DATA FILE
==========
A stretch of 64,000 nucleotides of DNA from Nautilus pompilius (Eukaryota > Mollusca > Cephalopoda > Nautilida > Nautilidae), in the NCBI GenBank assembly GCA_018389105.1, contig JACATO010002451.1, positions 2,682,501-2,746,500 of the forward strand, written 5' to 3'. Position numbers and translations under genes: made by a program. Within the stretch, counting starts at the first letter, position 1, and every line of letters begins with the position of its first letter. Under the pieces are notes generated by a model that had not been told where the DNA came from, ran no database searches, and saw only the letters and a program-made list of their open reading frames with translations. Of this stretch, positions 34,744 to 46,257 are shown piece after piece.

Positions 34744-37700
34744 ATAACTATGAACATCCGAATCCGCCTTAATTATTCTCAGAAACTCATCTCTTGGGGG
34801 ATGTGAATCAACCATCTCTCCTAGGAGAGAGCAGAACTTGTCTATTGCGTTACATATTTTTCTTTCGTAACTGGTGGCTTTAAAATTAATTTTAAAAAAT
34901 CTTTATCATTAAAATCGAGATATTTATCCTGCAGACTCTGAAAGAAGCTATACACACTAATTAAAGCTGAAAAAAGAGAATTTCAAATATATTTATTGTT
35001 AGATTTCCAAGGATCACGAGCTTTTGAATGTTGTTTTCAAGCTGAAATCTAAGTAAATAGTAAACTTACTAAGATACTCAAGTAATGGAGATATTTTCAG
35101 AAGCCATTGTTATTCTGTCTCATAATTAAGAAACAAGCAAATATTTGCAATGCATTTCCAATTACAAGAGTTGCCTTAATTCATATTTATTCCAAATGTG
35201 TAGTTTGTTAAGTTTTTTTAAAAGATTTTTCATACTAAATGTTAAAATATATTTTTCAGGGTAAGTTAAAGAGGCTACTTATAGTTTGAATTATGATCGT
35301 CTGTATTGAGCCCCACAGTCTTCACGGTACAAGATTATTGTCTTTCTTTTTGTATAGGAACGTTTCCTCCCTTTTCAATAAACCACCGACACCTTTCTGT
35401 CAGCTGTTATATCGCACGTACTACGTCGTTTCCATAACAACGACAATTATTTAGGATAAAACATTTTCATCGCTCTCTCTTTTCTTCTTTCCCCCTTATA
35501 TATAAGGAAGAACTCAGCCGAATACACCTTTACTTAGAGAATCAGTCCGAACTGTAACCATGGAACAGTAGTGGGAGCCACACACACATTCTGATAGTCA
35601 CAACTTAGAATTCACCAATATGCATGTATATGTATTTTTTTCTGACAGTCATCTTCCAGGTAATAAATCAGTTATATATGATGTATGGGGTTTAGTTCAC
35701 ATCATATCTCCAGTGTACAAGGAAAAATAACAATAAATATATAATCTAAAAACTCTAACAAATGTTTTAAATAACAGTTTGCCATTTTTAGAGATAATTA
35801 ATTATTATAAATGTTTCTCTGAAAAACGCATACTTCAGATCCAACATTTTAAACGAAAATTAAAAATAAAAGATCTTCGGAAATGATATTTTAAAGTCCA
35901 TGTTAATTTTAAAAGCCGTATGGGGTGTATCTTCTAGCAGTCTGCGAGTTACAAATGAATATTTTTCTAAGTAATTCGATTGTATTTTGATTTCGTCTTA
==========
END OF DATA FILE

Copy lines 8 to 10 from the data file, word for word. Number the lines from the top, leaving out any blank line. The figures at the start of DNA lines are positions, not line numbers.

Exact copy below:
35201 TAGTTTGTTAAGTTTTTTTAAAAGATTTTTCATACTAAATGTTAAAATATATTTTTCAGGGTAAGTTAAAGAGGCTACTTATAGTTTGAATTATGATCGT
35301 CTGTATTGAGCCCCACAGTCTTCACGGTACAAGATTATTGTCTTTCTTTTTGTATAGGAACGTTTCCTCCCTTTTCAATAAACCACCGACACCTTTCTGT
35401 CAGCTGTTATATCGCACGTACTACGTCGTTTCCATAACAACGACAATTATTTAGGATAAAACATTTTCATCGCTCTCTCTTTTCTTCTTTCCCCCTTATA